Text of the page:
Halifax Explosion Begins Salvation Army Emergency Disaster Services in Canada

by Maritime
Categories: 2020, News Archive

“The Halifax Explosion is where it all began for The Salvation Army emergency disaster service program in Canada,” explains Jan Keats, divisional emergency disaster services coordinator.

The 1917 Halifax Explosion is a momentous event in Salvation Army history. When the tragedy struck, Salvation Army personnel from across the country assisted in relief efforts, providing food, clothing and emotional care to those impacted. 

The Halifax Explosion occurred when two ships, a Belgian relief ship – the Imo, and a French munitions ship – the Mont Blanc, collided in Halifax harbour on December 6, 1917. The explosion and subsequent tsunami-like wave destroyed much of the city of Halifax, killed more than 1,600 people and injured thousands more. 

The Army dispatched personnel from across the country and Newfoundland to assist with relief efforts, which lasted for months. In addition to providing for the practical needs of those impacted, such as food and clothing, Salvation Army personnel provided emotional and spiritual support to responders.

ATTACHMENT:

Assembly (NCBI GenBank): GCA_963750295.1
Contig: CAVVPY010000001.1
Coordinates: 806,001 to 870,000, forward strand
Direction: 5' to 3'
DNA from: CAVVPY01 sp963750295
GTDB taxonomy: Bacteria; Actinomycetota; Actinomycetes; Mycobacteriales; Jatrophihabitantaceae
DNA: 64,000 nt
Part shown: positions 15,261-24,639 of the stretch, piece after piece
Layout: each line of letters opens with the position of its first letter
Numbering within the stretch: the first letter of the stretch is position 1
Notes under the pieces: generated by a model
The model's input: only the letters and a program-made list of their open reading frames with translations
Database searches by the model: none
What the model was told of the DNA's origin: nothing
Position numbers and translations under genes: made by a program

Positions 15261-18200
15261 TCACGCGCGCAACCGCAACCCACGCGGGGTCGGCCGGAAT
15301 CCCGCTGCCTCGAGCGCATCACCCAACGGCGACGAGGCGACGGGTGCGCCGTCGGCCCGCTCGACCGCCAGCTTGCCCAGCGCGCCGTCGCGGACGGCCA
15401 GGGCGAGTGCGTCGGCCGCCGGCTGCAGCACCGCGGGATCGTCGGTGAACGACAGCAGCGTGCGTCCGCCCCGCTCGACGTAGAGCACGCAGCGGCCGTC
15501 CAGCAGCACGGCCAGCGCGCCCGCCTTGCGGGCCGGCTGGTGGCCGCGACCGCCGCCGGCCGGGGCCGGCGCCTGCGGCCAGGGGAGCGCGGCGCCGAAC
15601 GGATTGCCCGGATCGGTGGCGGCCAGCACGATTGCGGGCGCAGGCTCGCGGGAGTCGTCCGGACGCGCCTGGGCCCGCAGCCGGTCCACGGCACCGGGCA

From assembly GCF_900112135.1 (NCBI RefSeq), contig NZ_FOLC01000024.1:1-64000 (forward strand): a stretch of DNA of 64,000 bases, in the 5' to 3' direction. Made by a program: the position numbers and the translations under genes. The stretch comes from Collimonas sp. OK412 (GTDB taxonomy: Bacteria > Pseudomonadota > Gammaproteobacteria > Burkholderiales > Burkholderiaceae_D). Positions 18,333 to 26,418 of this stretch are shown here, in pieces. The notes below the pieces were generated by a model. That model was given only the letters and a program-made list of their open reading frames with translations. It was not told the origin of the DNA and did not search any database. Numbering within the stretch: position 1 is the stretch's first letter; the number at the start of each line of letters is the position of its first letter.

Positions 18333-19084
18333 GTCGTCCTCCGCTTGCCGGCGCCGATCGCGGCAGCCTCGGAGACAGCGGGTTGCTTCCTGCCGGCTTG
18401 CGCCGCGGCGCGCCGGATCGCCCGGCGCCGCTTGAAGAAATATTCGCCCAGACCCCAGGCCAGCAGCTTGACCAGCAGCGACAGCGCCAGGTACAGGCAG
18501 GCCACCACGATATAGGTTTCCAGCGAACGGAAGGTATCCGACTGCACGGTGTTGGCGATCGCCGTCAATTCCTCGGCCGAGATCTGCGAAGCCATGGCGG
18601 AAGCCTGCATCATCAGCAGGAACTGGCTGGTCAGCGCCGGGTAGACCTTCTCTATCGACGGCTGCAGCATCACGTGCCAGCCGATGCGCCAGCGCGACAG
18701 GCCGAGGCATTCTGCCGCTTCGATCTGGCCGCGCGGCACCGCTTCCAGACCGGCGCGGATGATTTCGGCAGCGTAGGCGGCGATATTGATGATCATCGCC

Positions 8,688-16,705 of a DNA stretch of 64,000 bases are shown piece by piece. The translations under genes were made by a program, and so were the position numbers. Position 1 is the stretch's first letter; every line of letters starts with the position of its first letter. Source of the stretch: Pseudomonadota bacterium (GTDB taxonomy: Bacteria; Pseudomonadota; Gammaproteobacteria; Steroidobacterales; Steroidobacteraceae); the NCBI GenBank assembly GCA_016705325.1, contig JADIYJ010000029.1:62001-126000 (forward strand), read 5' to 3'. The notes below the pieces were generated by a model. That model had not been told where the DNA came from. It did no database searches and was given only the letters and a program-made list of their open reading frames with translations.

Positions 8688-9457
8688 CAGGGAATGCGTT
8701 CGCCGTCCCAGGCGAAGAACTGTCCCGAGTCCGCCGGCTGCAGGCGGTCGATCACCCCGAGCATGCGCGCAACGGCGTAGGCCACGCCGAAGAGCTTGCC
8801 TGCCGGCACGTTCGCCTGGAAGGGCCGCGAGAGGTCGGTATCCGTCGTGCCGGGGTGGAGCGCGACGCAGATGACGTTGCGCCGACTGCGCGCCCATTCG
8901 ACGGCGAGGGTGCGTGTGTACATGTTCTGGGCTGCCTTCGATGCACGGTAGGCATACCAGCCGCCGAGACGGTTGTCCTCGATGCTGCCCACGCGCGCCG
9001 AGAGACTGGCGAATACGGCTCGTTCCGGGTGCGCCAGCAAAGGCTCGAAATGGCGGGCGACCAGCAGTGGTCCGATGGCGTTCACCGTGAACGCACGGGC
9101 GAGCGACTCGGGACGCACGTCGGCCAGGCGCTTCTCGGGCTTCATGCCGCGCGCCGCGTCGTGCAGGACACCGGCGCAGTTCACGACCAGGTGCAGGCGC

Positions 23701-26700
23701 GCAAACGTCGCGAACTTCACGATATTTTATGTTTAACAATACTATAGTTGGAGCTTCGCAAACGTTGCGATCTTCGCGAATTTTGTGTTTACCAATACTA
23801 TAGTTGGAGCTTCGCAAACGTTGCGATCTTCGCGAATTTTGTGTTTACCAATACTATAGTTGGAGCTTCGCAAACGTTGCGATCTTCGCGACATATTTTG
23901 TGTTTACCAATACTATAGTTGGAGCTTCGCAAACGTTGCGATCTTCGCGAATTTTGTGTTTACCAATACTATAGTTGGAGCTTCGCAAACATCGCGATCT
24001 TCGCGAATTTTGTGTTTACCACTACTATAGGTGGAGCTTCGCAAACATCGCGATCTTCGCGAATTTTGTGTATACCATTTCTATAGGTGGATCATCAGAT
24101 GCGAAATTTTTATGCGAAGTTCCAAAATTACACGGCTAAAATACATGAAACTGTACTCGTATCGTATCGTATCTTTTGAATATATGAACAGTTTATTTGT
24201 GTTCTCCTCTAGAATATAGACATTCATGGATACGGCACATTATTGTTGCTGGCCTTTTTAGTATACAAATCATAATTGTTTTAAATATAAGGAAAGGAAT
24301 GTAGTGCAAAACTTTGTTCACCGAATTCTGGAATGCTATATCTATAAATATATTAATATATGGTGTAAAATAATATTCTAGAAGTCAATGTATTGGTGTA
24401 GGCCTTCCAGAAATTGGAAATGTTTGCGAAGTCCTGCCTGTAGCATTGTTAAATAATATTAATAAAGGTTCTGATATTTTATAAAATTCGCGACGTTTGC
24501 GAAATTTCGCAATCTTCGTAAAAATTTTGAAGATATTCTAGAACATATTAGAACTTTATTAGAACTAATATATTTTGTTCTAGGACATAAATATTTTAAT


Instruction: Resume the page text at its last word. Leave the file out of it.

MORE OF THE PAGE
This work has continued for the past 103 years and is now known as The Salvation Army’s emergency disaster services program, which operates Canada-wide.

“We remember all those who lost their lives in this tragedy,” she explains. “We carry their memory with us every time we respond to a disaster in the Maritimes and across the country.”

Learn more about The Salvation Army emergency disaster services program.